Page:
ssd1         nsd         512           1 yes      yes   ready         up                 2 system        desc
sata1        nsd         512           1 no       yes   ready         up                 3 sata          desc
Number of quorum disks: 2
Read quorum value:      2
Write quorum value:     2


As an example, I can power off the disk called sata1, as this is an external USB drive. Mind you, this drive does not hold any metadata, only data. Only the system pool holds metadata, and if you would lose that disk, the filesystem would definitely not be available. If the disk holding your metadata is powered off, your best bet is to do a reboot of the system after you fixed it.

With data-only pools it's different; If you would try to create a file in storage pool "sata" you would get an I/O error, same as when you try to read a file that is on the missing disk. After a while the disk may be marked down. To get it to work again, plug it back in, and run:

# mmchdisk nas1 start -a
mmnsddiscover:  Attempting to rediscover the disks.  This may take a while ...
mmnsddiscover:  Finished.
scalenode1:  Rediscovered nsd server access to ssd1.
scalenode1:  Rediscovered nsd server access to sata1.

 If you tried to create files while the sata1 disk was down, they may be ill-placed, you can fix this with mmrestripefs (which may really  take a while)

# mmrestripefs nas1 -p
Scanning file system metadata, phase 1 ...
100.00 % complete on Fri Jun 11 15:38:08 2021  (   2906112 inodes with total       3614 MB data processed)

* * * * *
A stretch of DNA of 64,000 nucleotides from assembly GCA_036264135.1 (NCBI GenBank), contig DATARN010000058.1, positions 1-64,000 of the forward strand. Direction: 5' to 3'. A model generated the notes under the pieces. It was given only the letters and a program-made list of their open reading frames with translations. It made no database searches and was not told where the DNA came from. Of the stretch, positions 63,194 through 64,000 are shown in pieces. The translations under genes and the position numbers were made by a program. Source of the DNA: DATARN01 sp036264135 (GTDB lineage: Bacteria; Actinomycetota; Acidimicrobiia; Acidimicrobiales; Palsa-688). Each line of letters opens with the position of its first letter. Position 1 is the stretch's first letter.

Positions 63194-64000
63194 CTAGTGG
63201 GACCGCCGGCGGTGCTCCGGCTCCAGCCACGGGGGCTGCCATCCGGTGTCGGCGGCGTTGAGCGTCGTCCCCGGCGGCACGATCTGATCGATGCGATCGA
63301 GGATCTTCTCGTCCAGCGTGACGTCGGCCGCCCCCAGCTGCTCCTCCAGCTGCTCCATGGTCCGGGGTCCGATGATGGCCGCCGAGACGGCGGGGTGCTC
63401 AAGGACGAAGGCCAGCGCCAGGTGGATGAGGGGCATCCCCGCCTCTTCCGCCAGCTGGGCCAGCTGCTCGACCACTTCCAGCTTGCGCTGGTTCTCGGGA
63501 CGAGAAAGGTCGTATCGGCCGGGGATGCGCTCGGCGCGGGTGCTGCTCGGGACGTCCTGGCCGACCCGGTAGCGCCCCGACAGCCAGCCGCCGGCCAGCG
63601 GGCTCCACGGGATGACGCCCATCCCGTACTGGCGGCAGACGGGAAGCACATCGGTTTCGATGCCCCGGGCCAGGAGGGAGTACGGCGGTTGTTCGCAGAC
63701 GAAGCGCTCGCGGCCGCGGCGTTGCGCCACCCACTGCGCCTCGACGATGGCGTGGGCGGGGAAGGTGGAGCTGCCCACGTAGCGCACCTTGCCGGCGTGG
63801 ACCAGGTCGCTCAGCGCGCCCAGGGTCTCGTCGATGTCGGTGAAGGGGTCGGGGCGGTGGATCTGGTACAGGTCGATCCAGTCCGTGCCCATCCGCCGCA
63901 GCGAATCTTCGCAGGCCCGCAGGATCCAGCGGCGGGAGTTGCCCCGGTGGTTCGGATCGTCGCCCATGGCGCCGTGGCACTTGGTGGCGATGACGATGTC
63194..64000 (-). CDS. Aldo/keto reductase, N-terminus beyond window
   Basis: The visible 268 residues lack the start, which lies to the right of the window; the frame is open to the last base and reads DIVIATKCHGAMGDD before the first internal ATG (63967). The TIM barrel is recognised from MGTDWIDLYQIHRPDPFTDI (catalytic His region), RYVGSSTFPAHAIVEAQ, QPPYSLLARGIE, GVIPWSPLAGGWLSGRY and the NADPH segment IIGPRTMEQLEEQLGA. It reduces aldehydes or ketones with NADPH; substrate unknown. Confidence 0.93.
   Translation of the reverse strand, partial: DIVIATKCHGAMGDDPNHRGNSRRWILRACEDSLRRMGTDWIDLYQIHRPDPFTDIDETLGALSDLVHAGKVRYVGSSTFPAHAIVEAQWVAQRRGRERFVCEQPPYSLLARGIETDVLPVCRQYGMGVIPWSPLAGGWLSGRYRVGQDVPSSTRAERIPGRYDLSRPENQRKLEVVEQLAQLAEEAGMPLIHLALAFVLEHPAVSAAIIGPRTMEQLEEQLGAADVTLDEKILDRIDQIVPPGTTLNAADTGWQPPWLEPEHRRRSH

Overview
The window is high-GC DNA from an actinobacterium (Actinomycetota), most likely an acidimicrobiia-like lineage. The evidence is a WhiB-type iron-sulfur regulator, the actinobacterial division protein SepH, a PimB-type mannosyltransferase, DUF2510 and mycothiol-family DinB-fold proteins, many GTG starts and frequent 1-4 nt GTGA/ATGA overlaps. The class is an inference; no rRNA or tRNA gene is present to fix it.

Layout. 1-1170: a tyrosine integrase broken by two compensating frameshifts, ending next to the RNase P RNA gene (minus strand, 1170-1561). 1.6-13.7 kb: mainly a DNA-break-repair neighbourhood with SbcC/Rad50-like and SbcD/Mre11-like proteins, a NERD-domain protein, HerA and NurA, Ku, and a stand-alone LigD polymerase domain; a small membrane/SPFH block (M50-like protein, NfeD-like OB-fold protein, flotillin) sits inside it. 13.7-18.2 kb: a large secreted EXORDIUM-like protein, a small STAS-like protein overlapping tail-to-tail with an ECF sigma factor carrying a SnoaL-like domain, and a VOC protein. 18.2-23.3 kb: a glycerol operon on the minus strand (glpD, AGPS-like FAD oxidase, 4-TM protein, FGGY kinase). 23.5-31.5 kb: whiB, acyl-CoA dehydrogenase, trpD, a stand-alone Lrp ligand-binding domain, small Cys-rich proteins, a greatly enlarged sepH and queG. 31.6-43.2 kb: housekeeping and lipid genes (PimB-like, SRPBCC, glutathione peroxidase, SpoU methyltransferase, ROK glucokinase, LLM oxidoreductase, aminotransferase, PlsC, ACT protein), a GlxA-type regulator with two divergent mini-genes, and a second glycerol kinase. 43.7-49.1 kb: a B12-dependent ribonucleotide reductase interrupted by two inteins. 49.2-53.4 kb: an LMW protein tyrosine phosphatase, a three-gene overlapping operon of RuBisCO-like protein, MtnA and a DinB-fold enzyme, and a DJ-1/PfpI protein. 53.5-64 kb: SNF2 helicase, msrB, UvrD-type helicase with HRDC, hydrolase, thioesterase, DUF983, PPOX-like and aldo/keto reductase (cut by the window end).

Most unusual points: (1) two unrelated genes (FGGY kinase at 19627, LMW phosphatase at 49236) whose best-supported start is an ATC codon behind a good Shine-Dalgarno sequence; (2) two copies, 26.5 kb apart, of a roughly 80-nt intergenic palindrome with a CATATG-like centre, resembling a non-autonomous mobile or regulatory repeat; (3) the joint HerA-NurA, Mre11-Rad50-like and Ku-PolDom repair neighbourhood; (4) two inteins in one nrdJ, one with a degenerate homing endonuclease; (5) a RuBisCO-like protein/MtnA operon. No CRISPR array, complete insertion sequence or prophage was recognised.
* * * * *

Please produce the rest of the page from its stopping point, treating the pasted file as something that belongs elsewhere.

Scan completed successfully.


Losing a disk permanently is another matter.

If you lose the system pool disk, and you have not replicated the metadata and data, you will have to rebuild from scratch and restore from backup. (You have made a backup, have you?)

A data disk loss, if not replicated, means loss of all files in that pool, as GPFS stripes data across all disks in a pool. The metadata is still there, so all files seem OK until you access them, then they return I/O errors. You will have to delete all affected files and restore them from backup.  You can run a deletion policy script to do this.

You can create this policy using the GUI, but as it's really simple, we'll use command line, and test it before we really run it:

# cat  > delete_sata.pol << EOF
RULE 'delete_sata' DELETE FROM POOL 'sata'
# mmapplypolicy nas1 -I test -P delete_sata.pol -L 2
WEIGHT(inf) DELETE /nas1/file1 SHOW()
WEIGHT(inf) DELETE /nas1/file2 SHOW()
WEIGHT(inf) DELETE /nas1/ SHOW()
WEIGHT(inf) DELETE /nas1/Documents/ SHOW()
# mmapplypolicy nas1 -I yes -P delete_sata.pol -L 2
[I] A total of 4 files have been migrated, deleted or processed by an EXTERNAL EXEC/script;
            0 'skipped' files and/or errors.

Operating system disk failure

Lastly, what would happen if your linux OS disk failed, or you accidently deleted too many files?  If you have not made a backup with something like "Relax And Recover" ( you’ll have to install from scratch and restore the configuration files. Sounds difficult, but luckily Spectrum Scale uses only a few locations:

  • /usr/lpp/mmfs : contains from install files
  • /opt/IBM/zimon : Performance monitoring files
  • /var/lib/postgresql: Event and GUI database
  • /var/mmfs : contains configuration files
  • /var/adm/ras : contains log files

If your system is the only node in the cluster, you can just archive the contents of /var/mmfs and restore it on a newly built system with the same name, IP address, SSH host key, and the GPFS binaries installed, and then reboot. The cluster repository (CCR) for the NFS protocol access and configuration file /var/mmfs/gen/mmsdrfs should contain all the cluster needs to start again. you will need to reconfigure the gui.

If you have more nodes in the cluster, the configuration survives on other nodes.The failed system never officially left the cluster so the config files can be copied back with the mmsdrrestore command.


Next blog, we'll discuss tuning. some analysis commands, and quotas:  part 8: Tuning and Quotas